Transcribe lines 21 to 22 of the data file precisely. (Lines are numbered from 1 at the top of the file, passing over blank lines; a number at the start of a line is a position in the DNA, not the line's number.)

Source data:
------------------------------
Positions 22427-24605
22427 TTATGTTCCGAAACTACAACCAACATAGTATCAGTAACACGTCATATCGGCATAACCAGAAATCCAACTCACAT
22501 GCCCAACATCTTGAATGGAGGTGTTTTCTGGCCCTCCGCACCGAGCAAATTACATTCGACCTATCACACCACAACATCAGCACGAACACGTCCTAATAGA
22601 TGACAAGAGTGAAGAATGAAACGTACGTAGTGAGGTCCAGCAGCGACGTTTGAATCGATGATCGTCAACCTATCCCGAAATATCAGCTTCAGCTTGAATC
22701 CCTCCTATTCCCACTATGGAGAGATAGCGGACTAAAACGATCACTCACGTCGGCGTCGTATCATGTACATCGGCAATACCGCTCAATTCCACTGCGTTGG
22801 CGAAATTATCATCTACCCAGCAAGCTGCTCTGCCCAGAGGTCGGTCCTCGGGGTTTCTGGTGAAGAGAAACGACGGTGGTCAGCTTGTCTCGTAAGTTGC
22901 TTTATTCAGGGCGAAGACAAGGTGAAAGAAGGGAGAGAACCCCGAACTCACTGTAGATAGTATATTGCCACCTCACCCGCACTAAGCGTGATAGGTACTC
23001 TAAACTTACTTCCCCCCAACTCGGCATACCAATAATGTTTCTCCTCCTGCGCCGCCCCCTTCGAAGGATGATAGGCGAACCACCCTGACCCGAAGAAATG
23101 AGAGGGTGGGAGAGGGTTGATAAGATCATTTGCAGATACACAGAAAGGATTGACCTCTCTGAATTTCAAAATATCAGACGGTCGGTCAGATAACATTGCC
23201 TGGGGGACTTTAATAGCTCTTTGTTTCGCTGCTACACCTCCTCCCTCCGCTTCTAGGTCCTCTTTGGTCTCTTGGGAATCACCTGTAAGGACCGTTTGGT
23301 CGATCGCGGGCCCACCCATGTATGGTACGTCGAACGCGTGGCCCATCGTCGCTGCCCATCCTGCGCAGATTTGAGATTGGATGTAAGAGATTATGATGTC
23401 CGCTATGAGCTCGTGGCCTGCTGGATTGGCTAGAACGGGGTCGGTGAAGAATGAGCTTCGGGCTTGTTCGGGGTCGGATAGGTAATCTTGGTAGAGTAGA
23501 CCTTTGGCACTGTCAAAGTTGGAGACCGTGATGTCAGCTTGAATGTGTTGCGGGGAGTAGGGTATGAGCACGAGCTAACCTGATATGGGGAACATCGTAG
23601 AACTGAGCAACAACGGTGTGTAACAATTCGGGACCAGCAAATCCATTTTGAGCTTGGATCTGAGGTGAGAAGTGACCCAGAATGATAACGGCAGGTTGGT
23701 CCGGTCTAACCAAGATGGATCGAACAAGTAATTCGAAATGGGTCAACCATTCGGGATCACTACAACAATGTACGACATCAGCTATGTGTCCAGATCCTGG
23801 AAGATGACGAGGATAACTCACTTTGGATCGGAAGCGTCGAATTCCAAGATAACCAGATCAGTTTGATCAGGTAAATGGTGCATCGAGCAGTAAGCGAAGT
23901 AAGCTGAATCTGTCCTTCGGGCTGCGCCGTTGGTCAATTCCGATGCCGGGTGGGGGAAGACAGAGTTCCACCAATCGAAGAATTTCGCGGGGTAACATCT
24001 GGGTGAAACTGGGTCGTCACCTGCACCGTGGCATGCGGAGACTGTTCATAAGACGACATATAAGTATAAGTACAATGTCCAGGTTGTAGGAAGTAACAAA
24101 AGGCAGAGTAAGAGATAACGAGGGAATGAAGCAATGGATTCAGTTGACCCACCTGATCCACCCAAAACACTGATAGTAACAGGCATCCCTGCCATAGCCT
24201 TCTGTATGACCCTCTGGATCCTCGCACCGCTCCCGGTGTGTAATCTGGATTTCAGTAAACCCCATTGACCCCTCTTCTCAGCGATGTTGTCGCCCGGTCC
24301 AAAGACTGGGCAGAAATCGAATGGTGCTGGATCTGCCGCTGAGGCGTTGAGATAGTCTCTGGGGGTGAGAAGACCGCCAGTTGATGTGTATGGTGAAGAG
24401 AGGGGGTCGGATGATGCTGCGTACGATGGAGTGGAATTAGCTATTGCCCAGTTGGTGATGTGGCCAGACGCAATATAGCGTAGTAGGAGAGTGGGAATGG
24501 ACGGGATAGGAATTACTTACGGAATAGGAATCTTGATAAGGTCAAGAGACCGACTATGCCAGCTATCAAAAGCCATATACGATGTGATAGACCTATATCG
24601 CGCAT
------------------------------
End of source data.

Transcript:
24301 AAAGACTGGGCAGAAATCGAATGGTGCTGGATCTGCCGCTGAGGCGTTGAGATAGTCTCTGGGGGTGAGAAGACCGCCAGTTGATGTGTATGGTGAAGAG
24401 AGGGGGTCGGATGATGCTGCGTACGATGGAGTGGAATTAGCTATTGCCCAGTTGGTGATGTGGCCAGACGCAATATAGCGTAGTAGGAGAGTGGGAATGG